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State v. Nelson

Court of Appeals of Ohio, Second District, Montgomery

May 19, 2017

STATE OF OHIO, Plaintiff-Appellant
v.
TANIECE L. NELSON, Defendant-Appellee

         Criminal Appeal from Common Pleas Court T.C. NO. 16-CR-911.

          MICHAEL J. SCARPELLI, Atty. Reg. No. 0093662, Assistant Prosecuting Attorney, Attorney for Plaintiff-Appellant

          KATE L. BOWLING, Atty. Reg. No. 0084442, Attorney for Defendant-Appellee

          OPINION

          FROELICH, J.

         {¶ 1} The State of Ohio appeals from a judgment of the Montgomery County Court of Common Pleas, which granted Taniece Nelson's motion to suppress evidence on the basis that the police officer lacked reasonable, articulable suspicion to conduct field sobriety tests. For the following reasons, the judgment of the trial court will be affirmed.

         {¶ 2} The traffic stop in question occurred on March 19, 2016. On March 29, 2016, Nelson was indicted on two counts of operating a vehicle under the influence (R.C. 4511.19(A)(1) and (G)(1)(d), three or four priors within 6 years), felonies of the fourth degree. She filed a motion to suppress the field sobriety tests and chemical tests, as well as the officer's observations during those tests. The trial court conducted a hearing on the motion and granted the motion to suppress.

         {¶ 3} The State raises one assignment of error on appeal, arguing that the police officer had reasonable, articulable suspicion to conduct field sobriety tests after Nelson's traffic stop, and that the trial court therefore erred in suppressing the evidence against Nelson.

         {¶ 4} In deciding a motion to suppress, the trial court assumes the role of trier of facts and is in the best position to resolve questions of fact and evaluate the credibility of witnesses. State v. Pence, 2d Dist. Clark No. 2013 CA 109, 2014-Ohio-5072, ¶ 7, citing State v. Hopfer, 112 Ohio App.3d 521, 548, 679 N.E.2d 321 (2d Dist.1996). The court of appeals must accept the trial court's findings of fact if they are supported by competent, credible evidence in the record. State v. Isaac, 2d Dist. Montgomery No. 20662, 2005-Ohio-3733, ¶ 8, citing State v. Retherford, 93 Ohio App.3d 586, 639 N.E.2d 498 (2d Dist.1994). Accepting those facts as true, the appellate court must then determine as a matter of law, without deference to the trial court's legal conclusion, whether the applicable legal standard is satisfied. Id.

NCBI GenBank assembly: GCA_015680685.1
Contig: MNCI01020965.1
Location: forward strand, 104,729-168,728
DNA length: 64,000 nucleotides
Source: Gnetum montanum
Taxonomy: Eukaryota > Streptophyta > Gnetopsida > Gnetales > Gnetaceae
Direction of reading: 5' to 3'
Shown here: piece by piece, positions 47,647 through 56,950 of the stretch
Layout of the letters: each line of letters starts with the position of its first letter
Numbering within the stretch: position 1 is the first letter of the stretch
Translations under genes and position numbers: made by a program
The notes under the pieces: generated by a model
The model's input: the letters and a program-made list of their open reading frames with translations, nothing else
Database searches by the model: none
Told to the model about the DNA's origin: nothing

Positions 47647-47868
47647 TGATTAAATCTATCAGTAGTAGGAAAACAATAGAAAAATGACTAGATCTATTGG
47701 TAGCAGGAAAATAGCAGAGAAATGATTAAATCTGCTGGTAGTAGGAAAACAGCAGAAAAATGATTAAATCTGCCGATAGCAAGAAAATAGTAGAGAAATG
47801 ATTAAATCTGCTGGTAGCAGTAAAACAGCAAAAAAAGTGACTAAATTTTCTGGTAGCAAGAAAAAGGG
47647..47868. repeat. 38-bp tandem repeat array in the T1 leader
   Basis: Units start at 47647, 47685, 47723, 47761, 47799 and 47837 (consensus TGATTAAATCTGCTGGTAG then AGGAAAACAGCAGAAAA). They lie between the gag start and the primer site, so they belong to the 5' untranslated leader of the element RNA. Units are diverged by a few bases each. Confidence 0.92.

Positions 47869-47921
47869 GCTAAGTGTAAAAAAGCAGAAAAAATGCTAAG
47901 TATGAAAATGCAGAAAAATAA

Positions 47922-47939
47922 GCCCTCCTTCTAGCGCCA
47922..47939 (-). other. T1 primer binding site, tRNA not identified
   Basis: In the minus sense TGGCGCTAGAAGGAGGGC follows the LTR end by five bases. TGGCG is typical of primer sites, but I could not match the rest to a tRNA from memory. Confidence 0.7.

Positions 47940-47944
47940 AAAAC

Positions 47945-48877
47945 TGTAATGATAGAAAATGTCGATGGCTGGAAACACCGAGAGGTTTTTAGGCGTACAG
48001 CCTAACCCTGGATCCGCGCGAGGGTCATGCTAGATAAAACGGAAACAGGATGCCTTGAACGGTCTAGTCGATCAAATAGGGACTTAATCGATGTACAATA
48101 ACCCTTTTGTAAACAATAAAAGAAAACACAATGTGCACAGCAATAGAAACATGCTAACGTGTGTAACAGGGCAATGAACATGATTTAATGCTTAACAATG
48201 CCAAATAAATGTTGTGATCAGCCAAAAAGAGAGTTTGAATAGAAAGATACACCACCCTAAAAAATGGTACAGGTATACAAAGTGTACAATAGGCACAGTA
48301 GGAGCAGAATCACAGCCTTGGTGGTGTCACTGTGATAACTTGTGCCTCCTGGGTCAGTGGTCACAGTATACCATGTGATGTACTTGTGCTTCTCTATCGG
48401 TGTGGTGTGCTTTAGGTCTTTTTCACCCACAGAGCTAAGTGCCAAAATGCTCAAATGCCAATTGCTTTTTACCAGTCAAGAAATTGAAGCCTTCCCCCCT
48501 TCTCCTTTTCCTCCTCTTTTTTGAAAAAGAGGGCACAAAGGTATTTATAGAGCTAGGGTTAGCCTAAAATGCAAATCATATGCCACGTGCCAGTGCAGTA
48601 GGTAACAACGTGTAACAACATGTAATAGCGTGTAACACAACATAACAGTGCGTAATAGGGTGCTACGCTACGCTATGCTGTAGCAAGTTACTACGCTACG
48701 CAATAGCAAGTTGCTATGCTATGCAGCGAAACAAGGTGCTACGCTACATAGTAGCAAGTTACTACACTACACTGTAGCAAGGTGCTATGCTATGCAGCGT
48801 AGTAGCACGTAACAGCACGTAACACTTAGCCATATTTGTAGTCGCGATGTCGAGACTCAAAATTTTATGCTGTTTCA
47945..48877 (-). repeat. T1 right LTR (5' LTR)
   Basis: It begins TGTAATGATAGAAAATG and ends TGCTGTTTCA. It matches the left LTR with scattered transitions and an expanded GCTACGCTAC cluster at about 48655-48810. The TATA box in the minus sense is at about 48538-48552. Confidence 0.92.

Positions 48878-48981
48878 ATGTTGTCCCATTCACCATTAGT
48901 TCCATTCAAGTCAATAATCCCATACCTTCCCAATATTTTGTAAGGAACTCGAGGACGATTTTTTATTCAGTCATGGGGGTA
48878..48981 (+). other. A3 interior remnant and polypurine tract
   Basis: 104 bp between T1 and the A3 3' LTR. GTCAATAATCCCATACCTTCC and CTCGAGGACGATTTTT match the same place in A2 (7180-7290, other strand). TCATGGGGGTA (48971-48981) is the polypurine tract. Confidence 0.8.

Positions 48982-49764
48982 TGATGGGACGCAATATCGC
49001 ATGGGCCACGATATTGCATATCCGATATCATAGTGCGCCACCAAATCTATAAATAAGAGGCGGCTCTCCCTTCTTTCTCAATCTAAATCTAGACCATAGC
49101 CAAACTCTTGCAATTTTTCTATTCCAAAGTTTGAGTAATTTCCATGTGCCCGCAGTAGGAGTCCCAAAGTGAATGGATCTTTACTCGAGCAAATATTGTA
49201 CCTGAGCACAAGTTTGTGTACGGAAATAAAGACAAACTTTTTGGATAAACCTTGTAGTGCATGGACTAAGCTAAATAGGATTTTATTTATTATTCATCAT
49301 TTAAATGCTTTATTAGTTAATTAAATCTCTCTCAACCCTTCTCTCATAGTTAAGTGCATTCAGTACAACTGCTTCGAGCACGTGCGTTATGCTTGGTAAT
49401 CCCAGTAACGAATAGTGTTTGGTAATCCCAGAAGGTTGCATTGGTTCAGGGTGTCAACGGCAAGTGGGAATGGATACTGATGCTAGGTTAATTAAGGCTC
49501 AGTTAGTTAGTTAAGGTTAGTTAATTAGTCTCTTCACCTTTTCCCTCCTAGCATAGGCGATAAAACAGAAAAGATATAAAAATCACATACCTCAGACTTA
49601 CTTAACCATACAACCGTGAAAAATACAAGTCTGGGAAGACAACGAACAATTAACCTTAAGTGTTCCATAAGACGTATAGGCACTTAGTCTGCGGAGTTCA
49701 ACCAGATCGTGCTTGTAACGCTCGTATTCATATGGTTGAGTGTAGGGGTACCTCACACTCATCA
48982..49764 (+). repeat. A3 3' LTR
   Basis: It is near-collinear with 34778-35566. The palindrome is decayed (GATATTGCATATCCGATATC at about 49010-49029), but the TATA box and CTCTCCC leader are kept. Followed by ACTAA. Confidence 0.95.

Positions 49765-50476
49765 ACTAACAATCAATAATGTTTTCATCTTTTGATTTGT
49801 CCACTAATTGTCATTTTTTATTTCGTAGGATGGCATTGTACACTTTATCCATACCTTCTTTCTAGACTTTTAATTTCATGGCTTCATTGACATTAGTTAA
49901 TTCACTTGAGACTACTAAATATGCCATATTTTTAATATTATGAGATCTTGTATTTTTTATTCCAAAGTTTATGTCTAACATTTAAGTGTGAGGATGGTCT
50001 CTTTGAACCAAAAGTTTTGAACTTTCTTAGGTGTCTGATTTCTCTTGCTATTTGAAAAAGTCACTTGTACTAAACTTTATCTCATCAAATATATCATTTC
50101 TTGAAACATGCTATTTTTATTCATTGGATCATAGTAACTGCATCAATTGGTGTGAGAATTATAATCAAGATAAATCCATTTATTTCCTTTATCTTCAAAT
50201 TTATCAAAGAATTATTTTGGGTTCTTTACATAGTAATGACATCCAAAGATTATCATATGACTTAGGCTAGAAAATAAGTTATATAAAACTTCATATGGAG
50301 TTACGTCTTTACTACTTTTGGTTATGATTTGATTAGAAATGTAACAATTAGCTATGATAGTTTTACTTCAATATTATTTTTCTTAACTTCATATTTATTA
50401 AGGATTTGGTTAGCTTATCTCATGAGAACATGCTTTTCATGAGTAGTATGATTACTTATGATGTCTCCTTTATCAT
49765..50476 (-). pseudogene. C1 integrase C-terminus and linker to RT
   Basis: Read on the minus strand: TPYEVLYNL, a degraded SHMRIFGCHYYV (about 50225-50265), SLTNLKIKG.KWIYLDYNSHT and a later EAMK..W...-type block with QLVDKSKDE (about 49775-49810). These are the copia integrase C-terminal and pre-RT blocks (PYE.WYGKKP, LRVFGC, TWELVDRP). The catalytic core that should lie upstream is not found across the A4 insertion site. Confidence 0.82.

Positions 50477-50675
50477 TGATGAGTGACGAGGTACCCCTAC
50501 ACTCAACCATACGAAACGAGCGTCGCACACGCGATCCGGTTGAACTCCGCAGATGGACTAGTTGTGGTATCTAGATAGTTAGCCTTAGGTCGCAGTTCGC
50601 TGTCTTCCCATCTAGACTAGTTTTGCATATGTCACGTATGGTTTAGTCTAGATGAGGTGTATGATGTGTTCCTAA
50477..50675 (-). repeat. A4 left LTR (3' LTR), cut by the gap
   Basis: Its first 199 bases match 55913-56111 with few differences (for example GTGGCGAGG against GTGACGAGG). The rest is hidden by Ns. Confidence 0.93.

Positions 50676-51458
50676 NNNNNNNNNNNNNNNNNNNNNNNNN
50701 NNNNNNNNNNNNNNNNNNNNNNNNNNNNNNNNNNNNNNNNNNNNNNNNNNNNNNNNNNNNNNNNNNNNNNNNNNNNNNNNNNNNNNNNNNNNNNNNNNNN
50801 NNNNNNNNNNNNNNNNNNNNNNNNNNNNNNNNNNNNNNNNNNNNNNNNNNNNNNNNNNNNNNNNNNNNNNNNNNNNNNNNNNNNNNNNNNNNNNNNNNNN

{¶ 5} The Fourth Amendment to the United States Constitution and Article I, Section 14 of the Ohio Constitution guarantee the right to be free from unreasonable searches and seizures. State v. Orr, 91 Ohio St.3d 389, 391, 745 N.E.2d 1036 (2001). A police officer may stop and detain a motorist when he or she has a reasonable, articulable suspicion that the motorist has committed, is committing, or is about to commit any criminal offense, including a traffic offense, without running afoul of constitutional protections. State v. Mays, 119 Ohio St.3d 406, 2008-Ohio-4539, 894 N.E.2d 1204, ¶ 7-8; State v. Stewart, 2d Dist. Montgomery No. 19961, 2004-Ohio-1319, ¶ 13, citing Terry v. Ohio, 392 U.S. 1, 88 S.Ct. 1868, 20 L.Ed.2d 889 (1968). We determine the existence of reasonable, articulable suspicion by evaluating the totality of the circumstances, considering those circumstances "through the eyes of the reasonable and prudent police officer on the scene who must react to events as they unfold." State v. Gladman, 2d Dist. Clark No. 2013 CA 99, 2014-Ohio-2554, ¶ 14, quoting State v. Heard, 2d Dist. Montgomery No. 19323, 2003-Ohio-1047, ¶ 14.